As startups scale, founders often face a harsh reality—losing control and ownership of the company they birthed to external factors like investors and funding endeavors. In some instances, the loss of control is so profound that founders are ousted from the very enterprises they helped build. Donald Valentine, the founder of Sequoia, a leading venture capital firm, noted that about half of the founding CEOs of their investments are fired within 18 months of their series A funding. Sam Altman, CEO and co-founder at OpenAI, recently joined the list of founding CEOs like Steve Jobs – Apple; Travis Kalanik – Uber; Jack Dorsey – Twitter, who were all sacked by the board of their respective companies, even though he was reinstated due to shareholder pressure and employee uproar,

Given the foregoing, this newsletter seeks to examine the legal mechanisms founders can leverage to maintain some semblance of control and power over their businesses as they scale to prevent or mitigate the risk of being ousted.


One of the many lessons from the sacking and reinstatement of Sam Altman is that making yourself indispensable to the company and its stakeholders might be the most effective strategy to prevent being ousted as a founder. Some other mechanisms to maintain control include:

1. BOARD COMPOSITION: The primary driver of founders being ousted from their companies is their board of directors. Thus, founders need to pay attention to the composition and dynamics of the board of the company at every point in the lifecycle of the company.

In the startup's early days, founders typically enjoy full control of the board. However, as the need for capital grows, fundraising from investors often means giving up board seats. This shift challenges the founders' initial control.

To avoid losing significant control in the company, founders should ensure that they do not give up board seats where it is avoidable. For example, they should only give up a board seat to a lead investor in a financing round while making other investors who demand board seat observers. Founders may also preemptively allocate common board seats at incorporation to help maintain a balance where board seats are taken by investors later. Additionally, founders may also ensure their seats on the board are for life so that they are perpetually involved in company matters. In Nigeria, under the Companies and Allied Matters Act (CAMA)1, a director may be appointed for life, which implies that such a director may continue to serve in perpetuity subject to removal under the Act.

2. EQUITY STRUCTURE: The share structure of the company should be such that it comprises various classes of shares as may be necessary to prevent loss of control on the part of the founders. In jurisdictions where it is permissible by law, founders may issue themselves weighted shares (shares with multiple voting rights) to maintain ownership and significant control over the affairs of the company. Please note that while weighted shares are prohibited under CAMA2, founders may issue other restrictive classes of shares to investors like redeemable preference shares, which allows for the redemption of issued shares by the company after a period of time.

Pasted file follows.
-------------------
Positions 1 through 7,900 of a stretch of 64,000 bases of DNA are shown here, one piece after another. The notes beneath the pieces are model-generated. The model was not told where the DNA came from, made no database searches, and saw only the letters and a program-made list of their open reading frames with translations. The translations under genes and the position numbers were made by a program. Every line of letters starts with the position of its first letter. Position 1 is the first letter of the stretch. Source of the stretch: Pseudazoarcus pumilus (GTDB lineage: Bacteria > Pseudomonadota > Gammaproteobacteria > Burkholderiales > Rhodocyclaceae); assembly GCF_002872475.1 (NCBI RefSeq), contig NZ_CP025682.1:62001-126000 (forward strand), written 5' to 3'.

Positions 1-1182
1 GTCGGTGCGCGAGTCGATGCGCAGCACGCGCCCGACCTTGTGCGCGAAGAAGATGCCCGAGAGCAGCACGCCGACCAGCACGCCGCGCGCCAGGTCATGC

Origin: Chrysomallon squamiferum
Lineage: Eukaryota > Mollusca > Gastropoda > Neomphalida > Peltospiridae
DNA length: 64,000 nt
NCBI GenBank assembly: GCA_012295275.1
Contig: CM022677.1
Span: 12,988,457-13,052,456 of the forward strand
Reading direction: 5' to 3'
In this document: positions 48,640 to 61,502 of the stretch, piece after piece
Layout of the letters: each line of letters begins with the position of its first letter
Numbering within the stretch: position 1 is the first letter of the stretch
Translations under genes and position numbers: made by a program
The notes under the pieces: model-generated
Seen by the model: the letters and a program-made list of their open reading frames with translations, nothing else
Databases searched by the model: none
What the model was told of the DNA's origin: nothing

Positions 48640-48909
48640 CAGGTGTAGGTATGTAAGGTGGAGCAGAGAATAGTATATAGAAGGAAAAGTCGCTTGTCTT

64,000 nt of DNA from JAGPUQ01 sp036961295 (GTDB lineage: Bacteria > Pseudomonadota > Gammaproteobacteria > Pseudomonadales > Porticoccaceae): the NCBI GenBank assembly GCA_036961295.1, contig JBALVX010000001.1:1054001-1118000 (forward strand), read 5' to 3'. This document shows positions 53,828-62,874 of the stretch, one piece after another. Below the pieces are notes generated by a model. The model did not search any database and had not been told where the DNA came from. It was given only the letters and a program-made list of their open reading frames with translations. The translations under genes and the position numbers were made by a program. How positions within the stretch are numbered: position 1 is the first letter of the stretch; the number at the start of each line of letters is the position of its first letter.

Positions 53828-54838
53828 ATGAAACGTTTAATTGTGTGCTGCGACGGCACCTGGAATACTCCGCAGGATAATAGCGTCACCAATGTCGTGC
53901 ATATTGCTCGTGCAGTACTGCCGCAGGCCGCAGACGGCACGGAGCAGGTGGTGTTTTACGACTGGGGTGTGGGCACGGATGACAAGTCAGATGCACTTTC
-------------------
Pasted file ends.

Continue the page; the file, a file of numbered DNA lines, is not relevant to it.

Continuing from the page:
3. INVESTMENT AND INVESTOR RELATIONS: To maintain control of their companies, founders should manage investments and investor relations strategically. Startups should steer clear of premature fundraising, raising excess funds, unnecessarily surrendering board seats and advisory roles, or accepting unfavorable investment terms out of desperation. A carefully crafted investment term sheet and agreements that protect the company and the interests of founders are also pivotal in preventing loss of control.


The significance of having documented contractual arrangements such as founders' agreements, shareholder agreements, investment term sheets and agreements, and other related documents cannot be overemphasized. When drafted properly, these agreements help create a framework for the business as significant matters that may affect the control and ownership of the company, in the long run, are adequately addressed.

5. SEEK EXPERT ADVICE: Founders should engage experienced legal advisors who specialize in corporate law. These professionals can provide personalized guidance, review legal documents, and help founders navigate complex legal considerations in their bid to maintain control and prevent being ousted by their companies as they scale.


In conclusion, while the focus of this edition of our newsletter is on how Founders may protect themselves and maintain control over their Startups, we must emphasize the significance of good corporate governance in operating the business. We recommend that Founders ensure that they act ethically, responsibly and in the best interest of the company. Furthermore, Founders should ensure open communication and synergy with the board of directors in order to achieve company goals.


1. Section 281 of CAMA

2. Section 140 of CAMA

The content of this article is intended to provide a general guide to the subject matter. Specialist advice should be sought about your specific circumstances.